73, Dave KH2/N2NL

9BWAZ – current progress

Outside of contests, I have several goals I am trying to accomplish before I leave Guam, tentatively scheduled for the summer of 2013. I completed 9BWAS earlier this year. 9BDXCC will come with time, and should not be too difficult, however 9BWAZ would be the Holy Grail of awards to earn while here.

Below is a screen shot of the spreadsheet I use to track status. Red=confirmed on LOTW, blue=confirmed by paper QSL, and green=awaiting confirmation.

KH2/N2NL 9BWAZ tracker

As you can see, there are two challenge areas: Zone 2 on all bands, and African zones on the low bands. Zone 2 is hard because of the Magnetic North Pole and the auroral zone which makes the NE path from here into northern NA more difficult than the NW path toward EU. Plus, there is very limited activity from this zone. VO2NS is regularly active and I follow him on skimmer (Reverse Beacon Network). To date, I’ve not heard him on 40m. I did hear him on 80 last winter but unfortunately we could not complete a QSO. VE2TKH is also active, and worked KH2L on 10m last weekend. I’ve spent a lot of time on 10m making a lot of QSOs, but we just have not synched up yet.

Africa on the low bands is difficult not because of the path, but because of what I call the “European Factor”. Most DXpeditions to Africa are led by Europeans, and they focus on working Europe. When they do listen for Japan, it is generally well after my sunrise. Sunrise in Japan can be 2 hours after my sunrise in Winter, when the nights are longer in the northern hemisphere. I’ve heard all of the African zones on 160m, and usually quite well, but I just have not been able to break through the European pileups. It is quite frustrating, but I understand it is part of the game. This winter, I may see if it would be possible to make some skeds to complete these zones. I’ve received some positive responses from many; now I just need conditions and local QRN levels on the far end to cooperate so I can cross some of these off the list.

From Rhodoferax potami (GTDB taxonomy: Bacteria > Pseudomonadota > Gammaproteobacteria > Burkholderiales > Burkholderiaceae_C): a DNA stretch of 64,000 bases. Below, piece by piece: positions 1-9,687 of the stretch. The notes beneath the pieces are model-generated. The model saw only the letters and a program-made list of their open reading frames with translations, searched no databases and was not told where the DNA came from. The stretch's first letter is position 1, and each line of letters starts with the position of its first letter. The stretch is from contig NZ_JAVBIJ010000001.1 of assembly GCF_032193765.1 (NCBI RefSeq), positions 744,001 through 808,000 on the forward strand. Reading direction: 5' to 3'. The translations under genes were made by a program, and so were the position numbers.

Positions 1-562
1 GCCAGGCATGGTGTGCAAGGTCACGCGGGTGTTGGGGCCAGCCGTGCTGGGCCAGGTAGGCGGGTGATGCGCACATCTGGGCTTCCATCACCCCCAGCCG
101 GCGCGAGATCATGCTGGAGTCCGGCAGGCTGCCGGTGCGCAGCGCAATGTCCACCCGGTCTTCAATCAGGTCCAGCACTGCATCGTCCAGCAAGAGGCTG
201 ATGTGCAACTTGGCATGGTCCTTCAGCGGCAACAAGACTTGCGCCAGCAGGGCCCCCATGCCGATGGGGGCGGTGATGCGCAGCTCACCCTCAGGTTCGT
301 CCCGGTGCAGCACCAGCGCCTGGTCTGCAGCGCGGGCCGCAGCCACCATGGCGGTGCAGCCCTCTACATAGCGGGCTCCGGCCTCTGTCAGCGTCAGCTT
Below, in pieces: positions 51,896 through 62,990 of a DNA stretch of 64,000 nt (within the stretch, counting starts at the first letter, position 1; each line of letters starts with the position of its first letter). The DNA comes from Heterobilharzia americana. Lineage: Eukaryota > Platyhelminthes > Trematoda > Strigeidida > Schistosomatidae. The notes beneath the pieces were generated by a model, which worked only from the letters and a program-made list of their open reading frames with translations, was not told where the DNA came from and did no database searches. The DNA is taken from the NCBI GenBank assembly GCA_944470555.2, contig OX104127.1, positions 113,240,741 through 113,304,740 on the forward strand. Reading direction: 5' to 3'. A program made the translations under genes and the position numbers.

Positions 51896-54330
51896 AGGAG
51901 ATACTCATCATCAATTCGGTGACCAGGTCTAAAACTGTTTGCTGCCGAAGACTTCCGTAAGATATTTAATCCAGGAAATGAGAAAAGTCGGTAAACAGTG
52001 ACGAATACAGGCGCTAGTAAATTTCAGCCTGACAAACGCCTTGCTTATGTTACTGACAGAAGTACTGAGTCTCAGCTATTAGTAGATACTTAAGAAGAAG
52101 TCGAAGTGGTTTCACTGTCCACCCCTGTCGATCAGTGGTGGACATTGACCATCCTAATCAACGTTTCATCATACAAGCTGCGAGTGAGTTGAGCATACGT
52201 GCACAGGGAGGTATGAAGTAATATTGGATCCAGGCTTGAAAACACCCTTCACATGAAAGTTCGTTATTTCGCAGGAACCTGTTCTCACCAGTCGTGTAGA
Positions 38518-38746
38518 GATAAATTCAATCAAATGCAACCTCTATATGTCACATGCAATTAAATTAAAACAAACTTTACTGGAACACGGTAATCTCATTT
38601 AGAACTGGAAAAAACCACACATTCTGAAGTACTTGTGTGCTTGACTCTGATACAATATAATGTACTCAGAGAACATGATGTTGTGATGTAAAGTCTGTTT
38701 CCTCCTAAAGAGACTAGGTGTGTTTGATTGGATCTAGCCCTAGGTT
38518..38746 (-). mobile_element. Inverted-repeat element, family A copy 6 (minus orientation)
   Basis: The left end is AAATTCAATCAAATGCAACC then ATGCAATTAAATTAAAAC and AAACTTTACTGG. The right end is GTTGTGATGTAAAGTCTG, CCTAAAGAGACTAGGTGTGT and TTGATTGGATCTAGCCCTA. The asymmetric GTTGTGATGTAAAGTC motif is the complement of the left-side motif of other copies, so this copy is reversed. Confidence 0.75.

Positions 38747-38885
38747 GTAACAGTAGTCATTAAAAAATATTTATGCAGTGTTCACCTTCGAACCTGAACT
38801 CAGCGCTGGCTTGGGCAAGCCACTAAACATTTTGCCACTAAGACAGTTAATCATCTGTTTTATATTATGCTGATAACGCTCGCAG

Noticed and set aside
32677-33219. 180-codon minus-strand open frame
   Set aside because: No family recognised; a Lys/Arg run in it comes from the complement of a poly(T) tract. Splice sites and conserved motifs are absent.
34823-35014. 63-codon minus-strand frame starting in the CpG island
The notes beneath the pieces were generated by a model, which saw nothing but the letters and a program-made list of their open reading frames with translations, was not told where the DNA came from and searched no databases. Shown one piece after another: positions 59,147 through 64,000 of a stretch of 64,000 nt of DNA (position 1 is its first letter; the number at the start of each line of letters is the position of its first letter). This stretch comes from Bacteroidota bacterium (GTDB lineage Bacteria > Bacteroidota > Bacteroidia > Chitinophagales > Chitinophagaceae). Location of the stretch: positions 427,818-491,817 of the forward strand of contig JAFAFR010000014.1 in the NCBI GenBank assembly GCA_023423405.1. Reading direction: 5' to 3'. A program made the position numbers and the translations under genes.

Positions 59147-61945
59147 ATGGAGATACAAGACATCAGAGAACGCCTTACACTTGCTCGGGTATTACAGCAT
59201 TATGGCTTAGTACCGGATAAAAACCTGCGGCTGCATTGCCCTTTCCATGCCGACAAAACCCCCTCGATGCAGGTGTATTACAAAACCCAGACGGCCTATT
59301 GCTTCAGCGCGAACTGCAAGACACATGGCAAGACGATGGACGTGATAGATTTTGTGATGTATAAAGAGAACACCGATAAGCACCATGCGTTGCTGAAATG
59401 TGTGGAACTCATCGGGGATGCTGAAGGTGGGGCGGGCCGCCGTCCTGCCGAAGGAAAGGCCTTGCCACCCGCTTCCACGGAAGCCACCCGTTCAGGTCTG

NA Beverage repaired

Well it took all week and seven trips to the jungle after work, but I finally figured out the problem with the NA Beverage.

It was not the switch box after all – it was working just fine even though it was flooded with water. Since then, I left the cover off, placed it on an old wire spool to get it off the ground, covered with a plastic bin and set a rock on top of it to try to keep it in place. This way, its out of the weather but open to breathe so water can’t gather.